Posted 02.26.2020 | by AMRA
Chemotherapy treatment for cancer can cause a variety of unpleasant side effects including nausea and vomiting. As many as 30% of chemotherapy patients may develop what is diagnosed as anticipatory nausea and vomiting. That is, nausea and vomiting become conditioned responses, and the patients suffer these symptoms just anticipating a drug infusion.
Patients’ anticipatory symptoms commonly manifest by the third chemotherapy session. Once anticipatory nausea and vomiting is conditioned, it tends to persist throughout treatment and may prove unresponsive to anti-emetic medication. An ideal intervention would prevent anticipatory symptoms before they start and could be easily administered by existing nursing personnel.
Hunter et al. [Cancer Medicine] investigated the relative efficacy of a brief nurse-administered mindfulness intervention compared to relaxing music or standard care in preventing anticipatory nausea and vomiting in chemotherapy patients.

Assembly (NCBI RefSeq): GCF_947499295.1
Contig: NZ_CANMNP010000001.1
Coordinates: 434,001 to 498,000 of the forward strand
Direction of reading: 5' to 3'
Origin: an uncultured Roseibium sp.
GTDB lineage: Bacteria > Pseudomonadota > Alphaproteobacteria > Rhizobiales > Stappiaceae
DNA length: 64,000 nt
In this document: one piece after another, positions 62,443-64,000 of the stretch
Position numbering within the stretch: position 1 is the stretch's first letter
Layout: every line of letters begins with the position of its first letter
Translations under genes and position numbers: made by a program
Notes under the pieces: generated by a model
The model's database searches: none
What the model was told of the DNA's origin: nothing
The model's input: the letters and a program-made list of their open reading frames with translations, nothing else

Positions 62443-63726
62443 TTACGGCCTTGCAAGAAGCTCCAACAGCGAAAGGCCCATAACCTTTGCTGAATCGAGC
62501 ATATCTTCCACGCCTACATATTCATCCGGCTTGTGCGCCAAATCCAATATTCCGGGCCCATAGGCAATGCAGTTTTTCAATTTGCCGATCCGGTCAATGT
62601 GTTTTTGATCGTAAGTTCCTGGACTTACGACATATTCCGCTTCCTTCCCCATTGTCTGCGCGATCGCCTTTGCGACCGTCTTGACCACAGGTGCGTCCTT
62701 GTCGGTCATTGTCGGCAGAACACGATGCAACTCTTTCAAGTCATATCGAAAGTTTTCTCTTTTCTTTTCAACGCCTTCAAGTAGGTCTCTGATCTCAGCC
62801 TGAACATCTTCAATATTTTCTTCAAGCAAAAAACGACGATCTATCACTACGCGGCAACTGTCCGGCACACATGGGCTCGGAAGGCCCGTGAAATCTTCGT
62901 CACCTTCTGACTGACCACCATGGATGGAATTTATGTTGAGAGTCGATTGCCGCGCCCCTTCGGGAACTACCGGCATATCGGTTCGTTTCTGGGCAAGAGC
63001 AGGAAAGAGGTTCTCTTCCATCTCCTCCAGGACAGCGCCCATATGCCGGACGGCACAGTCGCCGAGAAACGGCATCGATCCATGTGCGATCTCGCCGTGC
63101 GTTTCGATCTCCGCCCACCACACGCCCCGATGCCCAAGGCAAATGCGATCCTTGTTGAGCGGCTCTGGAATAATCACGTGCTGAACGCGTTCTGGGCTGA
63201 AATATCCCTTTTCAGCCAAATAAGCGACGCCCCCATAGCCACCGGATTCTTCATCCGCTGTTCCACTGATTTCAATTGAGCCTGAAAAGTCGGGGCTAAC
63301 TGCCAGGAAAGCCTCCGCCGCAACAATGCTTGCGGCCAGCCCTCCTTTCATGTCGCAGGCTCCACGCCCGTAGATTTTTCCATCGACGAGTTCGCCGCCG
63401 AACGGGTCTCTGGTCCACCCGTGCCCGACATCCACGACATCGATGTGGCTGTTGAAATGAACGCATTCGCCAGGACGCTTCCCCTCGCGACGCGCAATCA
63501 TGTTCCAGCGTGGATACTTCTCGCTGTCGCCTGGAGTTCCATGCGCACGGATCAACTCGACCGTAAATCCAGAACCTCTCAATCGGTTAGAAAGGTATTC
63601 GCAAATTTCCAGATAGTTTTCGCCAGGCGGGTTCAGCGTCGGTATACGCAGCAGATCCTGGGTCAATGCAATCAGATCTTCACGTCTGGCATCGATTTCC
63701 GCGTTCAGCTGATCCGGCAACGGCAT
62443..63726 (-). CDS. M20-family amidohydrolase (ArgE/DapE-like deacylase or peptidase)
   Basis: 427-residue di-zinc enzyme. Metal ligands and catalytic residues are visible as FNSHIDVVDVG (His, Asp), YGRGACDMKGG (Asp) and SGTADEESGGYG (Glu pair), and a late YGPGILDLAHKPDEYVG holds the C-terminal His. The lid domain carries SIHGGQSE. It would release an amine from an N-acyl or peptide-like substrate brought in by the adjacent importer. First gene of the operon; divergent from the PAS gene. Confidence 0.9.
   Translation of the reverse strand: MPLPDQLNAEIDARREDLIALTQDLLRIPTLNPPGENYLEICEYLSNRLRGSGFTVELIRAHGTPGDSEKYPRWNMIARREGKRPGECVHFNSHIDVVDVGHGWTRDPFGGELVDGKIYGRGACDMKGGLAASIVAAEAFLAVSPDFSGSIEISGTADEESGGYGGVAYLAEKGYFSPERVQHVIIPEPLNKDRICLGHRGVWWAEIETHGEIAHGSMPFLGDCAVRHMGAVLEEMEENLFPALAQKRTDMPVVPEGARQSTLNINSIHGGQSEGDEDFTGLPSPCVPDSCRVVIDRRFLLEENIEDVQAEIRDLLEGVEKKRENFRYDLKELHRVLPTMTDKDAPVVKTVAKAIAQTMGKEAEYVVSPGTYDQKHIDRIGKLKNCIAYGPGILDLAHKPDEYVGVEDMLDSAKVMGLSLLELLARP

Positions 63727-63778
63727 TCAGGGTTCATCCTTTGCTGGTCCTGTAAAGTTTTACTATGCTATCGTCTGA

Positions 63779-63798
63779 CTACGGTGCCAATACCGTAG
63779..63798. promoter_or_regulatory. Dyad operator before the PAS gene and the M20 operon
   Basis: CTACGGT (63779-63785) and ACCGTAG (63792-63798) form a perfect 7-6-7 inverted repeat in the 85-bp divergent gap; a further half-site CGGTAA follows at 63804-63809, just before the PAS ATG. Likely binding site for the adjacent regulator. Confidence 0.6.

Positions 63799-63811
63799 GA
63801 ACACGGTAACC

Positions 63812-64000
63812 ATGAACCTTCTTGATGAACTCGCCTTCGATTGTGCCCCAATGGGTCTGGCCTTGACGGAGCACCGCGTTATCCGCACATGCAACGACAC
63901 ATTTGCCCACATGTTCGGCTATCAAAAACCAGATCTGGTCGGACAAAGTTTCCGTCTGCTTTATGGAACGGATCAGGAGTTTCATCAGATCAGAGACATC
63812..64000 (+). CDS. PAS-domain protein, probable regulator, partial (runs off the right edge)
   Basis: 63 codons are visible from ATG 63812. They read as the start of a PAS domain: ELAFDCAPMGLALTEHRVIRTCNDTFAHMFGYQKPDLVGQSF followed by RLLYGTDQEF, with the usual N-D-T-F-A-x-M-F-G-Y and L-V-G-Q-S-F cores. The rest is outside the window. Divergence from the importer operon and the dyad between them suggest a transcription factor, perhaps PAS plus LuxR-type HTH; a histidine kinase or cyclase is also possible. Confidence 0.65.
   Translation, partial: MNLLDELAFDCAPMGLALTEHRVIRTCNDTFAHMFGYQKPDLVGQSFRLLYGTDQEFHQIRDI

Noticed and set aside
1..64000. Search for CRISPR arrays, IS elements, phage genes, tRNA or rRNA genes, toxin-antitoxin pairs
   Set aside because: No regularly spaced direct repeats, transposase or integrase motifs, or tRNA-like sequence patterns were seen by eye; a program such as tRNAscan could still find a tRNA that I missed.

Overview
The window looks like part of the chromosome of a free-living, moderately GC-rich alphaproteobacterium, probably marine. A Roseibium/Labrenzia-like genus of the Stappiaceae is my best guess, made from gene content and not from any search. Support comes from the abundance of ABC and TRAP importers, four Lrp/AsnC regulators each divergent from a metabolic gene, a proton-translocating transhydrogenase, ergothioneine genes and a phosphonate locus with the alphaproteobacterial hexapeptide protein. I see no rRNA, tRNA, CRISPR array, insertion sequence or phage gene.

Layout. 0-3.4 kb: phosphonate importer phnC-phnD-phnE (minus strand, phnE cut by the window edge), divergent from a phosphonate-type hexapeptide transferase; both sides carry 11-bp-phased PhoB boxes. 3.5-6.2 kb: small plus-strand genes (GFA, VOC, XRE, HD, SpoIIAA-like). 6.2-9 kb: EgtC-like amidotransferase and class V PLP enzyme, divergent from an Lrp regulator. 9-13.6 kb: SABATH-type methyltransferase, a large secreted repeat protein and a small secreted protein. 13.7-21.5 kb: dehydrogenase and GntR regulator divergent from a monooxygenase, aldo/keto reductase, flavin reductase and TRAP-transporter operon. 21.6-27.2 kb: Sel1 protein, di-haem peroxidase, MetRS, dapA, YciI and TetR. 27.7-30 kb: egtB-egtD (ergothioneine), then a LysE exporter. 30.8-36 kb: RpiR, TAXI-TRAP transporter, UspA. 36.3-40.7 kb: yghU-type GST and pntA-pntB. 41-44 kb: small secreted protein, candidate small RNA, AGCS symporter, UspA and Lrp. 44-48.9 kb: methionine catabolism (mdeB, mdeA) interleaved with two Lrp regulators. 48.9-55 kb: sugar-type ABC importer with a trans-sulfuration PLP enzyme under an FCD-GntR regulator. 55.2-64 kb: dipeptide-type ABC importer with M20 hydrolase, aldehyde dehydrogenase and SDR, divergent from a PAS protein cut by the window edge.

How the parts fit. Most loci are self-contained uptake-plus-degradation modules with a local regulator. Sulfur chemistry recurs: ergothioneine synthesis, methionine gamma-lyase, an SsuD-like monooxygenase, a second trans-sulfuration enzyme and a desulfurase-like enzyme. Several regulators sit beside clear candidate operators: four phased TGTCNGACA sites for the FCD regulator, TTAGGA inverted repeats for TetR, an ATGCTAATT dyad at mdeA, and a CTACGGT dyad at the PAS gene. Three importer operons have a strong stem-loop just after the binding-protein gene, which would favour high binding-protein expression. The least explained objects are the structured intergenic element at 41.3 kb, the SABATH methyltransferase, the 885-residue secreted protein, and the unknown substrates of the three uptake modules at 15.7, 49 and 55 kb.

The researchers randomly assigned 474 chemotherapy patients (92% female; 86% Caucasian; 85% diagnosed with breast cancer) to mindful relaxation, relaxing music, and standard care conditions. For the mindful relaxation group, nurses individually taught patients a 20-minute exercise involving mindfulness, imagery, and relaxation prior to their first chemotherapy treatment. Patients were also given a recording to use for daily home practice, and at the start of each chemotherapy session.
In the relaxing music group, participants listened to relaxing music (nature sounds, vocal tracks) for 20 minutes prior to the start of their first chemotherapy treatment, and were given a recording of the music to relax with at home daily, and to listen to at the beginning of each new chemotherapy session. In the standard care group, participants met with a nurse for 20 minutes before their first chemotherapy session and were given general information about […]